QUITO – Around 50 Indians from Ecuador’s Amazon region gathered on Wednesday outside the federal Attorney General’s Office in this capital to demand the government reject an arbitration ruling in The Hague in favor of American oil supermajor Chevron Corp.
“The Ecuadorian Amazon demands respect,” “Chevron Guilty” and “The Amazon is Dying and Justice is Dying” were some of the signs held up by those taking part in the demonstration.
In 2011, a court in the northeastern Ecuadorian province of Sucumbios ruled in favor of 47 named plaintiffs representing 30,000 Amazon rainforest villagers and Indians who accused Texaco (acquired by Chevron in 2001) of spoiling their lands and damaging their health by dumping billions of gallons of toxic drilling waste in a 480,000-hectare (1,850-sq.-mile) jungle area.
That Sucumbios decision was upheld on appeal two years later by the National Court of Justice, although that Quito-based high court lowered the damages award from $19 billion to $9.5 billion.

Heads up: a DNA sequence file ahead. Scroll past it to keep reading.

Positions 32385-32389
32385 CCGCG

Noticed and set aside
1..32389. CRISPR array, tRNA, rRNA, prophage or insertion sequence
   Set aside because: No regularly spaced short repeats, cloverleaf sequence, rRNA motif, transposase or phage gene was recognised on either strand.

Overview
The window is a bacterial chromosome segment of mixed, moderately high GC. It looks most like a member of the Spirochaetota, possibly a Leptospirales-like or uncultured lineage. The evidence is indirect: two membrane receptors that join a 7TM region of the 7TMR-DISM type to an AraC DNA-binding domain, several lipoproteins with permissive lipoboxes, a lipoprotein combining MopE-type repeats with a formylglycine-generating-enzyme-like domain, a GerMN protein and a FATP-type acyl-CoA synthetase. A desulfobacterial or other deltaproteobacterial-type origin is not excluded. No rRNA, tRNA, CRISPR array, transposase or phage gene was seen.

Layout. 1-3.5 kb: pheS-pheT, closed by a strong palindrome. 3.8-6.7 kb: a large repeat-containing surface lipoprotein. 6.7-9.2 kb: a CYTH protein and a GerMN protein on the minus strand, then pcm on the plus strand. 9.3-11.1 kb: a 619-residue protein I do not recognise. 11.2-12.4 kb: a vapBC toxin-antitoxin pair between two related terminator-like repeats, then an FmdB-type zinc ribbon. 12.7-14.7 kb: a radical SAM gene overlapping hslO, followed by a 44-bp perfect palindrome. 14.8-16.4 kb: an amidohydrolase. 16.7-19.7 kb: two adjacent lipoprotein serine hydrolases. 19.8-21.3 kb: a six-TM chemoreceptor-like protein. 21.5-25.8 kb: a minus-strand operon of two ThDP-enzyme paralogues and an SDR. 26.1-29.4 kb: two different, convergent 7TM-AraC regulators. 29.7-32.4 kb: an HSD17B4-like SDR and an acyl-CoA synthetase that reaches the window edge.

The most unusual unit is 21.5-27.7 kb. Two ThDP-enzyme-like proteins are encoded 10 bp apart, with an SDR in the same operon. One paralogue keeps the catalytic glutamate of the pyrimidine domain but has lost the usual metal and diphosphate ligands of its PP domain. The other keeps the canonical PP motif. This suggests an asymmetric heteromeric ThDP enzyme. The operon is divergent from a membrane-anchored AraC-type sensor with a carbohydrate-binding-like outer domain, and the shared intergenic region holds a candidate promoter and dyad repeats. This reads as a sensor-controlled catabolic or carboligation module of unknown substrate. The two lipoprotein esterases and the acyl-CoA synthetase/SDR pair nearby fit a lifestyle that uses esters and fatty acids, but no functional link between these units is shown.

An Aug. 30 ruling by a tribunal administered by the Permanent Court of Arbitration in The Hague, Netherlands, however, invalidated those rulings by the Ecuadorian judicial system.
It found that they had been marred by bribery and fraud and that the South American country had breached its obligations under a 1995 settlement agreement, which certified that Texaco had carried out remediation work and released it from further environmental liability.
The Hague tribunal also said that Ecuador must compensate Chevron for damages, although that amount will be determined in a subsequent phase of the arbitration proceedings.
Ecuadorian Indians and their attorneys have expressed concern over the arbitration ruling and over the attitude of Ecuadorian President Lenin Moreno’s administration, which accepts the ruling in The Hague and accuses the previous government (headed by leftist Rafael Correa, who governed from 2007-2017) of exposing the Andean nation to “the payment of still-undetermined amounts” of money.
Correa for his part said on Sept. 7 in his wife’s native Belgium (where he currently lives) that Moreno, a former vice president of his-turned political enemy, had entered into a pact with the oil company and that “it’s obvious that Chevron is guilty and that it destroyed our rainforest.”
Chevron, which had earlier secured a similar ruling from the US District Court for the Southern District of New York, blames state-owned Petroecuador (which took over sole operations in the Ecuadorian Amazon in the early 1990s) for the remaining pollution in that region.